The Old Grey Lady of newspapers is reportedly partnering with a brash newcomer in the publishing game — Facebook.
In a scoop about itself this week, the New York Times reported the paper will give up some of its precious website traffic to the social-media giant, a move that some media observers call a power shift in the digital publishing landscape.
Under the proposed deal, Facebook would host content from prominent news outlets such as the Times, National Geographic and BuzzFeed directly inside the Facebook app.
The news outlets would get a cut of the ad revenue for their content. The social-media service, in turn, would get to keep its 1.4 billion users' eyeballs from straying to third-party media sites whenever an interesting headline appears.
The business model presents a quandary, though, for publishers who want loyal customers but also realize that the media diets of today's young adults are becoming more "promiscuous," said Alfred Hermida, a digital media instructor at the University of British Columbia's school of journalism.
"Facebook wants to find a way to become essentially the de facto internet for people. Facebook wants to be your world," he said.
"The problem is, as a publisher, you're essentially renting out office space in their building. And then you're at the mercy of Facebook and how it organizes information on the site."
News will find me
Hermida says consumers now expect content to come to them, or that they'll stumble across some must-read article.
Their thinking becomes: "If it's important, it will appear in my Facebook feed," he says.
That said, this new Facebook publishing model might be hard for other traditional outlets to turn down, assuming there is room at the inn.
At least half a dozen companies have been approached by Facebook about the content distribution scheme, the Times reported.
Many more outlets could be asked to join following testing of the project in the next few months.
As with the Times, those organizations "need [Facebook], and their readers, in order to stay in business," says Richard Smith, director of Vancouver's Centre for Digital Media.
"All kinds of companies are too reliant on Facebook. I suspect they know this, but they have no choice" but to get on board, Smith said.
Holdouts might otherwise risk being "punished by the algorithm" that might put a lower priority on posts linking out to their sites, said Josh Greenberg, director of Carleton University's School of Journalism and Communication.
For late adopters, watching readership shrink while rivals enjoy the Facebook bump might be painful.
This wouldn't so much be a problem for BuzzFeed, which is primarily interested in audience reach and openly wants to drive its content outward, then sell that ability to spread viral stories to advertisers.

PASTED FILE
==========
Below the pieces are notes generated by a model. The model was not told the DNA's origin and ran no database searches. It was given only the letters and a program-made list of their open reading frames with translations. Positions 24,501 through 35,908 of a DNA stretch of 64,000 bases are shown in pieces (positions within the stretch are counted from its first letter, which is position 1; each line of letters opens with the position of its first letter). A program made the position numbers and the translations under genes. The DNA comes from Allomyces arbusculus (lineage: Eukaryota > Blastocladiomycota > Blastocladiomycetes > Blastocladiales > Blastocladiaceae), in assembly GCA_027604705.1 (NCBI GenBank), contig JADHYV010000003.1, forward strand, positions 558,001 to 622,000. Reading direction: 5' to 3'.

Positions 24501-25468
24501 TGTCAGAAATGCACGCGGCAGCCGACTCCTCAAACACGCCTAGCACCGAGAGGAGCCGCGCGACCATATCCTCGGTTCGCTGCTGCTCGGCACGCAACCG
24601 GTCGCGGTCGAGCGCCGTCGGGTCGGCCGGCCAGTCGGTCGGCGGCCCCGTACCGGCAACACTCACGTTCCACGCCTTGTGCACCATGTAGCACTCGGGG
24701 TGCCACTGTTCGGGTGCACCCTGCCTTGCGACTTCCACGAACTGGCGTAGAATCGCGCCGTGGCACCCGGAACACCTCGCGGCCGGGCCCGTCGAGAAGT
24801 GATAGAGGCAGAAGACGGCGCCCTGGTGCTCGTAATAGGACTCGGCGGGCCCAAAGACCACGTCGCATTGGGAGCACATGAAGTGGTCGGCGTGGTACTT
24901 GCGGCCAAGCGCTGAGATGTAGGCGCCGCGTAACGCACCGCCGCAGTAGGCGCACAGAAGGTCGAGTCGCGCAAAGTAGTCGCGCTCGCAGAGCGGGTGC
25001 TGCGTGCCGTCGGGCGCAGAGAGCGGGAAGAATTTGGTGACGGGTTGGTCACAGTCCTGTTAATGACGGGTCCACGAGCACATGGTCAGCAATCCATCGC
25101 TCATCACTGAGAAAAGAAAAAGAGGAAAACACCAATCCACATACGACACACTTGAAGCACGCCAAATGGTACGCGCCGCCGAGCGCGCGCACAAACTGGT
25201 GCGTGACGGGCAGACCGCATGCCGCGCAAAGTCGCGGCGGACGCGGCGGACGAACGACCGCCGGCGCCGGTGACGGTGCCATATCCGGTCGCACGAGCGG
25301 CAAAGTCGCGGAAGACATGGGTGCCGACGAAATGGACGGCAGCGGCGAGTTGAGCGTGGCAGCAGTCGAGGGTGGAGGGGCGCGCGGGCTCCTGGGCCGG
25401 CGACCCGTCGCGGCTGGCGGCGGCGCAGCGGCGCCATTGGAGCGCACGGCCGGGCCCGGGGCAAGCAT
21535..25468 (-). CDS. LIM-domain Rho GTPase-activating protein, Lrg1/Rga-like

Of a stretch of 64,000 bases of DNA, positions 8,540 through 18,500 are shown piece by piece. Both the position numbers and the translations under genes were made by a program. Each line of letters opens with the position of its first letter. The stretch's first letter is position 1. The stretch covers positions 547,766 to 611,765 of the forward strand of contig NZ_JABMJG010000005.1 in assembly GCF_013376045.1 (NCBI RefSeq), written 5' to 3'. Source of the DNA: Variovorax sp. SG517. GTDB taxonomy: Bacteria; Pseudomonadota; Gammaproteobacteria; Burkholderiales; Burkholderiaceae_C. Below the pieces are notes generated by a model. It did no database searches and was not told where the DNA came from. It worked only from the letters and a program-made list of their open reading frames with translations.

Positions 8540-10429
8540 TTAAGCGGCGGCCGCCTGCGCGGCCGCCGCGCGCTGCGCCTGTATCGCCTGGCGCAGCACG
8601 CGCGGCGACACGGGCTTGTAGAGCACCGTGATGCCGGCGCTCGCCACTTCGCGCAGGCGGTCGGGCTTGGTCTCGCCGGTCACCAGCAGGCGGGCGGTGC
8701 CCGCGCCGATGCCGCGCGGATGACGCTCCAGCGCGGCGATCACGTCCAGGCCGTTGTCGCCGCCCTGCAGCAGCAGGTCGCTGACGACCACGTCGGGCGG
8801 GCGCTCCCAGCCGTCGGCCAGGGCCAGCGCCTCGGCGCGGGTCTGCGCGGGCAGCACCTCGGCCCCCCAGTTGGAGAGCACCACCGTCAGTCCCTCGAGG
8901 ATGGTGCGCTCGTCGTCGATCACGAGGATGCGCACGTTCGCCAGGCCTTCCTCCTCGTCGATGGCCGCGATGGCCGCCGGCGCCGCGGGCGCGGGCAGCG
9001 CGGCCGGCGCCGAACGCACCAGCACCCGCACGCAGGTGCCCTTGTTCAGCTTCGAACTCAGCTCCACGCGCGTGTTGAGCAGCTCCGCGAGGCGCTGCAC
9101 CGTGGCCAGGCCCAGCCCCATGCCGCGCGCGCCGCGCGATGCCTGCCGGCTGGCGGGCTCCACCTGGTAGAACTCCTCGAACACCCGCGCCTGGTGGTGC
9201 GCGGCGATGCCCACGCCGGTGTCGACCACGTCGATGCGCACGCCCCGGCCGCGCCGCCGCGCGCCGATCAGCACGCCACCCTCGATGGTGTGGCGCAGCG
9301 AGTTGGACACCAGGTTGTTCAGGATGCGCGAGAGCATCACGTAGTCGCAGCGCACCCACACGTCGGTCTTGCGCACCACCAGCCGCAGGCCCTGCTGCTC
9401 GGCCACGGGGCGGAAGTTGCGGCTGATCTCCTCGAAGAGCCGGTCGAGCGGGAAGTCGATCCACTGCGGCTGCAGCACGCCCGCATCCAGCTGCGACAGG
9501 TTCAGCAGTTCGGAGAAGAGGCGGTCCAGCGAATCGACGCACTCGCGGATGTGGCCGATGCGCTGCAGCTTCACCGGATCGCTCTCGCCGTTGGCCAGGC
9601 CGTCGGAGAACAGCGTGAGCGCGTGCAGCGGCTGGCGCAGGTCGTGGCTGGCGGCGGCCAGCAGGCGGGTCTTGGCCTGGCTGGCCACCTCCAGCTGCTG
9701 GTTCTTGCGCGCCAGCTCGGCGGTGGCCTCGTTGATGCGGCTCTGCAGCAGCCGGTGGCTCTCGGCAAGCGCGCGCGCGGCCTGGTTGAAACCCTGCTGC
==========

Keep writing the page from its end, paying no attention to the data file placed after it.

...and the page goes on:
But whether it will be a net gain for conventional journalism — apart from the revenue sharing — isn't so clear.
Data-sharing is another crucial element, Greenberg said.
"There's really no upside for traditional news media to publish directly to Facebook if Facebook isn't going to share the data it collects about its users," he said.
As for how likely Facebook is to do that?
"I expect not very likely, given that its algorithm and the data that algorithm generates is its most prized possession," Greenberg said.
Big data expert Anatoliy Gruzd says sophisticated news sites can track mouse movements, how long a reader lingers on a page, which stories a user prefers to read, and even which written passages they copy and paste.
"Data helps a website like the New York Times improve its online presence," he said. "If you're going to lose that data, you have to ask, would they have to buy it back from Facebook?"
Gruzd, director of the social media lab at Ryerson University's Ted Rogers School of Management, also worries that legitimate news outlets will end up relinquishing some editorial control to Facebook's algorithm.
"What's popular in social media tends to be big, national news, happy, engaging stories, whimsical stories," he said. "If the focus is only on creating what's popular for social media, that kills diversity of news."
As a so-called legacy media outlet, the New York Times will survive, even if its brand and relationship with readers might be somewhat compromised by Facebook as an intermediary, said Reuben Stern, a journalism professor at the University of Missouri.
'A natural progression'
But smaller new organizations might have a harder go.
"For a local news organization," he says, "you've got a smaller pool of advertisers, a smaller pool of readers interested in that content. How are they going to exist in a landscape where Facebook determines what readers are going to read?"
Stern points out that, in January, the popular photo messaging app Snapchat introduced its Discover section, and has been hosting editorial content curated by brands such as CNN, ESPN, Vice and Yahoo news.
"It's a natural progression for these platforms to have as much content embedded within them to keep users using as much of the platform as possible," he said.
As the digital landscape evolves, Stern said, content is increasingly being controlled by players who aren’t necessarily content creators.
"The digital landscape has always been an environment of 'Try it, and see what happens,'" he said. "This is just another example of that."
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